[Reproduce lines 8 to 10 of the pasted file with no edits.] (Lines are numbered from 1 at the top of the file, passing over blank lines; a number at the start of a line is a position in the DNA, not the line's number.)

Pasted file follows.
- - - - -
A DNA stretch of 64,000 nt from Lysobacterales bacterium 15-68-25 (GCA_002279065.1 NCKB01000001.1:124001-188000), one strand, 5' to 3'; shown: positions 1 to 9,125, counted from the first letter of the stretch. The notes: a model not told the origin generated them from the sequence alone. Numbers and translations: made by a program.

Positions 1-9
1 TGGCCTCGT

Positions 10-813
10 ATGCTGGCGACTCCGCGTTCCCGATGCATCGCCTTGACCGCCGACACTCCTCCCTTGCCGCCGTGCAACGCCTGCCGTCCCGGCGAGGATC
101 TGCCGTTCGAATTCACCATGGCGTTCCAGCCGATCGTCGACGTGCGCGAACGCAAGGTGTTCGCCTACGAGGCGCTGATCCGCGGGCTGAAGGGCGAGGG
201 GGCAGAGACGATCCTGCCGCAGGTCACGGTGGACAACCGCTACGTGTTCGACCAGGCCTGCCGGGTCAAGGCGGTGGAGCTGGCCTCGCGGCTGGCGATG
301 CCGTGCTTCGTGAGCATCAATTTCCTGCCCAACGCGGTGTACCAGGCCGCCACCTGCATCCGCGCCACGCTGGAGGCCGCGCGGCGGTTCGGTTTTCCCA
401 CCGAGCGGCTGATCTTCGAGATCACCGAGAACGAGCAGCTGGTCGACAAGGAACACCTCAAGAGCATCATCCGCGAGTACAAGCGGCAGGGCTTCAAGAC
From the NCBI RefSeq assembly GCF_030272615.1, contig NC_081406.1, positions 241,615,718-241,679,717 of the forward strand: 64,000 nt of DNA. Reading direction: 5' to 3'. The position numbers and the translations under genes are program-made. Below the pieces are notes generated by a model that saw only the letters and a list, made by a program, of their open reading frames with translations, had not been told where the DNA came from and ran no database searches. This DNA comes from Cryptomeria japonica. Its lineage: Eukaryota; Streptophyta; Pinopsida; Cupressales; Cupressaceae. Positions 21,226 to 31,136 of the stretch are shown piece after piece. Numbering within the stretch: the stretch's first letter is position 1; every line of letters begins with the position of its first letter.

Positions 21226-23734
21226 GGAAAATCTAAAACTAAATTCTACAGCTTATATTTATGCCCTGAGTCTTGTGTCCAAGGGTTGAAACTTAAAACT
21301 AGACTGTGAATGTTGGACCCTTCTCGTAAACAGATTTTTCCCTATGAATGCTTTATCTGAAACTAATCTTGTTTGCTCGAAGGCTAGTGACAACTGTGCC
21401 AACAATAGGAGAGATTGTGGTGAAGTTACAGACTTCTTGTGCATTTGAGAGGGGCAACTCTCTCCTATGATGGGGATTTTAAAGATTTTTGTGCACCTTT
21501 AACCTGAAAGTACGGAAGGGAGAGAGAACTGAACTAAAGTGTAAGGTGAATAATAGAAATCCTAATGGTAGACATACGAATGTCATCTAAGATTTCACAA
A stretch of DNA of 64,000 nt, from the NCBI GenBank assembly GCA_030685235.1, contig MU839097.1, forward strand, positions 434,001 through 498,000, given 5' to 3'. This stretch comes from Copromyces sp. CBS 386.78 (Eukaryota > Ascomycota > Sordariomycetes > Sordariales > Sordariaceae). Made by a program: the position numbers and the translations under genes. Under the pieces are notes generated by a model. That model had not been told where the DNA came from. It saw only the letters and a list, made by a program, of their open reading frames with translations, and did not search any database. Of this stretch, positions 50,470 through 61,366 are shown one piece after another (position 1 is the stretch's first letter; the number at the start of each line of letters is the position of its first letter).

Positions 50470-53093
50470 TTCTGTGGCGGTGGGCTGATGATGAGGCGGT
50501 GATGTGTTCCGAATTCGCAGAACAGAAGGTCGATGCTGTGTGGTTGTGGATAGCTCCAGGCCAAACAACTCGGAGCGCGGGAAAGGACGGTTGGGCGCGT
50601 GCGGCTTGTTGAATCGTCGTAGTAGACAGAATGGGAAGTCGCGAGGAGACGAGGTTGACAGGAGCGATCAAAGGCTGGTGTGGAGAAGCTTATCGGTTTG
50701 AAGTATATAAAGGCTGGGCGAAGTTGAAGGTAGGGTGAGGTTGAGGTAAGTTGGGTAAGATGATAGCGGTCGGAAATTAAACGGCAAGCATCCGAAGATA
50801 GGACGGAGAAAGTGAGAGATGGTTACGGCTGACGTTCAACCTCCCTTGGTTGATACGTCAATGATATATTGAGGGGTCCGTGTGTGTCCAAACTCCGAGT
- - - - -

301 CCGTGCTTCGTGAGCATCAATTTCCTGCCCAACGCGGTGTACCAGGCCGCCACCTGCATCCGCGCCACGCTGGAGGCCGCGCGGCGGTTCGGTTTTCCCA
401 CCGAGCGGCTGATCTTCGAGATCACCGAGAACGAGCAGCTGGTCGACAAGGAACACCTCAAGAGCATCATCCGCGAGTACAAGCGGCAGGGCTTCAAGAC
From the NCBI RefSeq assembly GCF_030272615.1, contig NC_081406.1, positions 241,615,718-241,679,717 of the forward strand: 64,000 nt of DNA. Reading direction: 5' to 3'. The position numbers and the translations under genes are program-made. Below the pieces are notes generated by a model that saw only the letters and a list, made by a program, of their open reading frames with translations, had not been told where the DNA came from and ran no database searches. This DNA comes from Cryptomeria japonica. Its lineage: Eukaryota; Streptophyta; Pinopsida; Cupressales; Cupressaceae. Positions 21,226 to 31,136 of the stretch are shown piece after piece. Numbering within the stretch: the stretch's first letter is position 1; every line of letters begins with the position of its first letter.